The long way through Apache-Sitgreaves National Forest looks like a good one as I’ll be riding Pine tree-lined highway all day. I’m meeting two friends, the first in Sedona and the second in Flagstaff.
I take off from my hotel at 7 a.m. and the beauty of the ride consumes my senses. I realize early that, though I love oceans and beaches, I prefer mountains and trees. Where the sounds of birds chirping by day are silenced by the cool of night as you’re pulled closer to the warmth of a crackling fire. It is in this place I have my happiest memories.
I keep my eye out for elk as I pass through small towns on the 100-mile stretch to my first stop. I see a group of riders weighed down by gear headed in the opposite direction and create my own story about who they are and where they’re headed. I wonder about the stories they no doubt have, the places they’ve seen, the people they’ve met. The beauty of a trip like this is you could do the same one every year and it would be hardly recognizable from the last. It’s not so much the route you map out, but the memories you make along the way.
West of Payson, I pull off into Tonto Natural Bridge State Park just after 9 a.m. The ride down the twisting road into the park is wonderful and slower cars pull to the shoulder as they see me motoring up behind them, my facemask concealing a wide smile. I reach the bottom and slow as a short line of cars forms at the ticket booth. I should have anticipated this, but didn’t. My wallet is in my zipped front pocket and I can’t get to it with my gloves on. The park ranger greets me and I ask if I can park and bring the money back. He says he’d rather I pull around to the right and get back in line once I have my money out. I follow his finger to the turnaround that’s at an angle and reluctantly nod, without giving the maneuver much thought. I get the bike turned and stop to pull my wallet out, but the angle is more than I anticipated. Before I know what’s happening, the bike is tipping in slow motion to the right and I’m helpless to stop it. It falls onto the crash bar with a thud and my heart rate doubles. I’ve feared this moment since first renting the Indian Chieftain weeks ago and it’s come to fruition.
Luckily, I was going 0 mph and instinctively got my leg of the way in time. Before I left, I also watched Youtube videos on how to pick up a massive motorcycle should I be an idiot and drop it. I walk to the other side of the bike and put the kickstand down, a step easily forgotten. Making my way back around, I notice the line of drivers and passengers alike gawking at my predicament. Not many years ago, I would have been frozen with embarrassment. But with age comes the wisdom to pay no mind. I squat down with my back to the bike, grab the handlebar with my left hand and the seat with my right, and weakly try to squat the bike up. It doesn’t budge. With a little more effort this time, I get it about an inch off the ground. At this point, the park ranger sees the downed bike and jumps to action. He runs over to the opposite side and wrenches on the handlebar as I work on mine and after three more attempts, it’s safely resting on the outstretch kickstand. I breathe a sigh of relief as the ranger runs back to the booth.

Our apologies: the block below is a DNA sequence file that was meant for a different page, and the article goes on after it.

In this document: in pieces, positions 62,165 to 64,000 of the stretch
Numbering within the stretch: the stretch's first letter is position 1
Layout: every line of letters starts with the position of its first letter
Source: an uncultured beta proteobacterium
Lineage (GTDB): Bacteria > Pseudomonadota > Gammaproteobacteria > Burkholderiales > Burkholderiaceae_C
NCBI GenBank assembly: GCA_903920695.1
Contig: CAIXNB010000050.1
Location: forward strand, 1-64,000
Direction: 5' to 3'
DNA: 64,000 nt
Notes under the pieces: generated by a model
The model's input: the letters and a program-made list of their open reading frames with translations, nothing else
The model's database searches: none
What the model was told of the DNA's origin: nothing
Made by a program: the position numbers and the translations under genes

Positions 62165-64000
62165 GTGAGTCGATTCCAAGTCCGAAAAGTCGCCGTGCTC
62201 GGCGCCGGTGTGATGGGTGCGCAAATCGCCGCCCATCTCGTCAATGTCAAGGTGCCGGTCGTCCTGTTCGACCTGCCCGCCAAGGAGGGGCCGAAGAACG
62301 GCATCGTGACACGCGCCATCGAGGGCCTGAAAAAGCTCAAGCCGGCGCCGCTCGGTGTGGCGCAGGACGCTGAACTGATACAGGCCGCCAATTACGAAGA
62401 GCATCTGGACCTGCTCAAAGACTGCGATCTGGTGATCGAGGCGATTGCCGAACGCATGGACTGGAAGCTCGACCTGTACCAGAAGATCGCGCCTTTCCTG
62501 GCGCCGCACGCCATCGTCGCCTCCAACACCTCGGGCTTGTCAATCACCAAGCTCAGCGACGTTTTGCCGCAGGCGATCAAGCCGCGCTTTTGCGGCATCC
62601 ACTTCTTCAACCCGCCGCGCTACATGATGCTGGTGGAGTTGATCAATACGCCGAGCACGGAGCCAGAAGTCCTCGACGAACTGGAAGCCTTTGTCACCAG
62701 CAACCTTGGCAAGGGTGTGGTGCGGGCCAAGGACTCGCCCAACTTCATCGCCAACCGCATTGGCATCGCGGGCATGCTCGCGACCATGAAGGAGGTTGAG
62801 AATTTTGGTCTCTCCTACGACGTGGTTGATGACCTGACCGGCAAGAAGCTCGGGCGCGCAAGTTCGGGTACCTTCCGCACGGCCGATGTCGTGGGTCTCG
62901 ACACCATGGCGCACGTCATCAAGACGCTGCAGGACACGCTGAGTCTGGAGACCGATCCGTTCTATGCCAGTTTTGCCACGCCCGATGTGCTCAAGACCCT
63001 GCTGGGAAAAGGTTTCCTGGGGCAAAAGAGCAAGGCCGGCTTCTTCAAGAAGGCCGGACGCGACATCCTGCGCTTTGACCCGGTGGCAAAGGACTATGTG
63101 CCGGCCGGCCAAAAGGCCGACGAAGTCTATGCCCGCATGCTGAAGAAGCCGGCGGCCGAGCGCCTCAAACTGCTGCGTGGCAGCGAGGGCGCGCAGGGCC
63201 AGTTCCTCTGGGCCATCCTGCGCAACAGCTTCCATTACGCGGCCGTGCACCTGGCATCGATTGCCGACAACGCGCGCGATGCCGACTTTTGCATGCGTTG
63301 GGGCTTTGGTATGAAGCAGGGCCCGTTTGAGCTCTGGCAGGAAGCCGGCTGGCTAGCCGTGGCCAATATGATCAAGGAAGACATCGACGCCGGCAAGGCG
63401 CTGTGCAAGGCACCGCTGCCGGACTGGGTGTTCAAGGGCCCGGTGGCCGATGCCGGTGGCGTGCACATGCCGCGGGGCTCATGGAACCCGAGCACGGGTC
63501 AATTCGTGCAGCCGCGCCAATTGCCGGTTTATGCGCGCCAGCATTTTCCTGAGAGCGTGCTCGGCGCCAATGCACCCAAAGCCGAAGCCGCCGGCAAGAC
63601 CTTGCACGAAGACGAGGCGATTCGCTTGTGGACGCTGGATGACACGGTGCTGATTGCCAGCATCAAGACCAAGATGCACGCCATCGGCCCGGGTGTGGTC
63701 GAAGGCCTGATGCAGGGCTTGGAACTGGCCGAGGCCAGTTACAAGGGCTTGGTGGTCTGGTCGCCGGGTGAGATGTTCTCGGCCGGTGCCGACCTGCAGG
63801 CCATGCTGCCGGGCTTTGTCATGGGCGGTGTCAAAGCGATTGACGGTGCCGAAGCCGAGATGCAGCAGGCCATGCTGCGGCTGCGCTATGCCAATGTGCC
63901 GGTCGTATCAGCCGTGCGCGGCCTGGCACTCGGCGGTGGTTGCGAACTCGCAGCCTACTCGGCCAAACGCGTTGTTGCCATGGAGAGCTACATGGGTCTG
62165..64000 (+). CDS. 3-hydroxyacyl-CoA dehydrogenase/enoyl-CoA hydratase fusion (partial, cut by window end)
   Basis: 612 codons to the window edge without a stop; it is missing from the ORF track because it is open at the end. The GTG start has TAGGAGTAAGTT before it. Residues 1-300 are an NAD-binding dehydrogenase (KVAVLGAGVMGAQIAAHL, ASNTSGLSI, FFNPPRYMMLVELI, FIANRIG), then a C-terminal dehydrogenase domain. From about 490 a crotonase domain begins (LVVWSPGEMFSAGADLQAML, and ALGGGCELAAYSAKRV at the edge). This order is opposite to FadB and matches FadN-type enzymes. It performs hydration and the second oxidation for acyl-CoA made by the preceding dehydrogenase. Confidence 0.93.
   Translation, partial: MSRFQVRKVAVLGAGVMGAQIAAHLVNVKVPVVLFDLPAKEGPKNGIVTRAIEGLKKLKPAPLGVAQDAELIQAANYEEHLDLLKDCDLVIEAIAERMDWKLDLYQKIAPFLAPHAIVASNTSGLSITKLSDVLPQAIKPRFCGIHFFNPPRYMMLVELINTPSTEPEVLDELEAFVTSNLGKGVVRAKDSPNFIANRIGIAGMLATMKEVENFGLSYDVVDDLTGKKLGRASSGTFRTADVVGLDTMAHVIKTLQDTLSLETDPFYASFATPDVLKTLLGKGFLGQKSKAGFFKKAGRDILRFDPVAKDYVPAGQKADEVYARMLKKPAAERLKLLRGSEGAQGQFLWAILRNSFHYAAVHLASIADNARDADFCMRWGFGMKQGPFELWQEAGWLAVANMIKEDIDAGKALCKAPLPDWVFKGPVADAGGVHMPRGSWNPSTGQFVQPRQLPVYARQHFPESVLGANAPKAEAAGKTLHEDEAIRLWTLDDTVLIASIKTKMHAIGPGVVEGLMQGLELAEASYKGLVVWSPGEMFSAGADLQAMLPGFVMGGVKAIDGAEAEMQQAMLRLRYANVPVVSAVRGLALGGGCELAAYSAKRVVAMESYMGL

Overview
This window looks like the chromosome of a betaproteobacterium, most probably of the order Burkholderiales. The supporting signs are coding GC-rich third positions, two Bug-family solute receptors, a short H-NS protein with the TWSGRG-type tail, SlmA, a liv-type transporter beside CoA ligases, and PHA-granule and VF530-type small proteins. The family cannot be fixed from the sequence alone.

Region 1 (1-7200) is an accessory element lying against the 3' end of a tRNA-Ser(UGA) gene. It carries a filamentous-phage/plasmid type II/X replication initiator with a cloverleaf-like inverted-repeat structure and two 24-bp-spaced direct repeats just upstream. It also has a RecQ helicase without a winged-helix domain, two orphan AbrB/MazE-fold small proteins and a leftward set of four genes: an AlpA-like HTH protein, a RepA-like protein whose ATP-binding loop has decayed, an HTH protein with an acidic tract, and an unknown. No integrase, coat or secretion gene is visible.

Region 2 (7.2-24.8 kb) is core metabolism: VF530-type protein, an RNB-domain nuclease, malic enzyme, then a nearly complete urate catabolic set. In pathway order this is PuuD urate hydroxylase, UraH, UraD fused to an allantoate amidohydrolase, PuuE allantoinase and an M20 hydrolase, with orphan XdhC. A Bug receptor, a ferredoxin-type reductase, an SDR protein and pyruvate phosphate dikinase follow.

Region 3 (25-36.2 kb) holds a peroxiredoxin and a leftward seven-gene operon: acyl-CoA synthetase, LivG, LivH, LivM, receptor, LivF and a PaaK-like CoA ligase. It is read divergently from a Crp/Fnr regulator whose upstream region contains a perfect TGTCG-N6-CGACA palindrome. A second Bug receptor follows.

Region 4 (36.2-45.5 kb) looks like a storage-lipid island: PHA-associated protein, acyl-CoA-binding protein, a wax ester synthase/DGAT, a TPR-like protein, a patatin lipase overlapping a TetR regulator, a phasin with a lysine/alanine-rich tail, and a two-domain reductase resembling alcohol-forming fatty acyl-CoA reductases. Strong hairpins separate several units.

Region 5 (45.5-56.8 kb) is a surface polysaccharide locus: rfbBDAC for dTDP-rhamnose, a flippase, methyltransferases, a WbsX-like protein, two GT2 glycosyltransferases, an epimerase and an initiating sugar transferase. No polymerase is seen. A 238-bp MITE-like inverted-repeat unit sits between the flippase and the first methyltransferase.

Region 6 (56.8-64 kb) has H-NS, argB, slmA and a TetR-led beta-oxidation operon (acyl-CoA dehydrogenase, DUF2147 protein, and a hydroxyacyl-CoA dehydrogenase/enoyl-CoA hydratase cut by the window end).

I give my heart a few minutes to return to normal. The bike is still on the angled surface, but now with all my focus, I balance it and get back in line, money within reach. I thank the park ranger once more as he gives me the park map and I nervously pull forward. Safely parked and stripped of gear, I can relax. I search for damage and see a few scrapes on the crash bar, nothing more. Even they are hard to notice under all the bug guts and dirt I’ve accrued over 3,000 miles. As I make my way toward a park trail, I’m relieved. Yes, I dropped the bike. But the fears I built up about what would happen if I did were unfounded, as they usually are. Obviously, my goal is to not let it happen again, but knowing it’s a solvable problem if it does is powerful. I’m immediately rewarded for my troubles by an amazing sight.
The trail is longer and steeper than expected, so I take off my riding pants and stash them in a bush as I head down.
Once under the arch, the temperature drops and the sound of the waterfall landing on a flat rock echoes off the cave walls. I try climbing higher, but a lady says that, though I can, she’s seen people slip and fall onto the rocks below. I decide not to push my luck and flop down where I’m at, taking in the sights, sounds, and cool, damp air.
I make quick work of the hike back to the top, stopping to recover my over pants as I head to the bike. The trip back up the road toward Hwy 260 is even more enjoyable than the ride down. I turn left for 50 more miles of tree-lined riding on my way to Montezuma’s Castle. The ride from the highlands of Tonto National Forest down to the lower Coconino National Forest is a great one. On the way, the road reduces from four lanes to two and I find myself in the middle of a group of 20 Polaris Slingshots out for a Saturday ride. We make our way down the mountain together and though they’re going slower than I’d like, I’m happy to share the scenery and exhilaration of the descent with fellow smiling faces.
The temperature rises 15° by the time we hit flat land and not long after, I’m at my stop. I get front row motorcycle parking alongside a large group of riders from New York. We learn in the visitor’s center the “castle” is more of an apartment where multiple families once lived. There is also no connection with the Aztec emperor Montezuma as the original discoverers thought. So the name makes no sense at all, but it’s a sight nonetheless. Aside from the “castle”, the site doesn’t offer much. I walk the loop and spot a Tarantula as it runs under a rock. I take a picture, but later delete it when I fail to notice what it’s a picture of. It was bad anyways. After nearly stepping on a snake as it slithers across my path, I decide I’ve had enough. I hop back on the bike, destination Sedona.
I’m meeting my friend Zeb and his wife Kelsey at their hotel. Expecting a baby and having been on a number of hikes already, Kelsey decides to sit this one out. Zeb and I jump in his rental car and head to Cathedral Rock Trail in Red Rock State Park five miles north. We arrive at the trailhead around 1 p.m. and struggle to find parking. If I was on my bike, I’d make my own parking spot right at the trailhead, but I’m back in car world. We park along the road two miles away, but Zeb sees a car leaving and decides to give it one more try. His instincts pay off and we get prime parking that won’t add four miles onto our hike.
I’m thankful for the shorts Zeb loaned me and that I changed into them in the parking lot. The midday sun beats down as we make our way up the red-orange sandstone to the formations above. Zeb did this hike a few days ago so points out the best spots to stop and take pictures. It’s nice to get some exercise. This diet of huge restaurant meals and sitting on a bike or in a motel all day is adding noticeable girth to my waistline.